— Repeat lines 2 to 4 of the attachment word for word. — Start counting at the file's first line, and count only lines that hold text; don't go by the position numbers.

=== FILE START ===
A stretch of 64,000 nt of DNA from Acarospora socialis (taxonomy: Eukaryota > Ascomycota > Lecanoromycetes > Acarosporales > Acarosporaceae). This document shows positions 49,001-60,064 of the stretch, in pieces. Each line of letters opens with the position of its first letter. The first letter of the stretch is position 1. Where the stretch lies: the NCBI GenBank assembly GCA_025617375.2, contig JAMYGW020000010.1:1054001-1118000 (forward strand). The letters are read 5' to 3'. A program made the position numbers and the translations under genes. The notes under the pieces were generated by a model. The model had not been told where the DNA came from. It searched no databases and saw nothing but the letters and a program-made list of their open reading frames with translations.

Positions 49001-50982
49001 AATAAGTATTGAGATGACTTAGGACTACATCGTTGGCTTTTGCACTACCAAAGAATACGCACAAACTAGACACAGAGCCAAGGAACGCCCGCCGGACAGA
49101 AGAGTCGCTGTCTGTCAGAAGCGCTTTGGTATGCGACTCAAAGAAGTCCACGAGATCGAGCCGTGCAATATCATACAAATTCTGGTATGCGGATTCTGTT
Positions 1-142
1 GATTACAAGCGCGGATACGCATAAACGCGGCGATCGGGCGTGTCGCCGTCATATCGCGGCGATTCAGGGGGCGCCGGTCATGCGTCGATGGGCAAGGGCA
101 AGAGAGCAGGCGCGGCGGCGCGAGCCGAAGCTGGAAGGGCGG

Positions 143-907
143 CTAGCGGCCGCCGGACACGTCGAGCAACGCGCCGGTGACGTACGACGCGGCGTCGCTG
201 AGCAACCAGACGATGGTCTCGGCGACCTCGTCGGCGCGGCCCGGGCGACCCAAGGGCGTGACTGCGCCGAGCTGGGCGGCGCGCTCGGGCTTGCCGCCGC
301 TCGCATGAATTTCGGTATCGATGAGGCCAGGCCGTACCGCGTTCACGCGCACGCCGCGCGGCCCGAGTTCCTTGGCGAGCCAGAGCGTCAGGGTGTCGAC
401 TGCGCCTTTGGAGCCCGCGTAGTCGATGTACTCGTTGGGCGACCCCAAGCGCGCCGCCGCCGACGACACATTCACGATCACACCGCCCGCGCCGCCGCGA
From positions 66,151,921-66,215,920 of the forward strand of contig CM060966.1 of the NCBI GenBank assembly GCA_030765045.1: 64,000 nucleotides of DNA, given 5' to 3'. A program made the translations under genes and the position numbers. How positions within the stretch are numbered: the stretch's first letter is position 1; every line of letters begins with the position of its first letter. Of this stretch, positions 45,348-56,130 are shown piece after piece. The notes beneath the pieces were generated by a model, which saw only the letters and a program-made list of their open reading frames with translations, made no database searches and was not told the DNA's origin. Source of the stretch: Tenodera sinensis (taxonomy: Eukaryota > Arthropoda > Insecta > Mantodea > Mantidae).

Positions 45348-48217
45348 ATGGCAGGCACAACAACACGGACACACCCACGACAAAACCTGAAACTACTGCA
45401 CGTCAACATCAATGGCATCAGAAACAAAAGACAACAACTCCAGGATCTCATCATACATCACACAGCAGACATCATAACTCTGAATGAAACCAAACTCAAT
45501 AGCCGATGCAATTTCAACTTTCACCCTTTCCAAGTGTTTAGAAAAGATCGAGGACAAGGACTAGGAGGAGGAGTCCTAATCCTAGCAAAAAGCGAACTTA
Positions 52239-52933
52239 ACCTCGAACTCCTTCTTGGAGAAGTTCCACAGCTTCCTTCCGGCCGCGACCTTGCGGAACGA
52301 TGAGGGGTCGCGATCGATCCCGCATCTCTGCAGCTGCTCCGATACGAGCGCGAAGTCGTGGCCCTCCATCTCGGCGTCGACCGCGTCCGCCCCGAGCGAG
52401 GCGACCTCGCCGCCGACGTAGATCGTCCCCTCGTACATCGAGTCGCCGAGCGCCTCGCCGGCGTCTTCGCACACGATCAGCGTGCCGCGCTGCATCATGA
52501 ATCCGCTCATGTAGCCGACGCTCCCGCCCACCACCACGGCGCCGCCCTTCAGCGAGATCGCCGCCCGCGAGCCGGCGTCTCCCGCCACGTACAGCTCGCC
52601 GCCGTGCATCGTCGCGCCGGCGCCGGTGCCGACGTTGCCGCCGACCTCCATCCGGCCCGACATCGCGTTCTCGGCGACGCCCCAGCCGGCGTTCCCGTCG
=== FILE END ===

Positions 49001-50982
49001 AATAAGTATTGAGATGACTTAGGACTACATCGTTGGCTTTTGCACTACCAAAGAATACGCACAAACTAGACACAGAGCCAAGGAACGCCCGCCGGACAGA
49101 AGAGTCGCTGTCTGTCAGAAGCGCTTTGGTATGCGACTCAAAGAAGTCCACGAGATCGAGCCGTGCAATATCATACAAATTCTGGTATGCGGATTCTGTT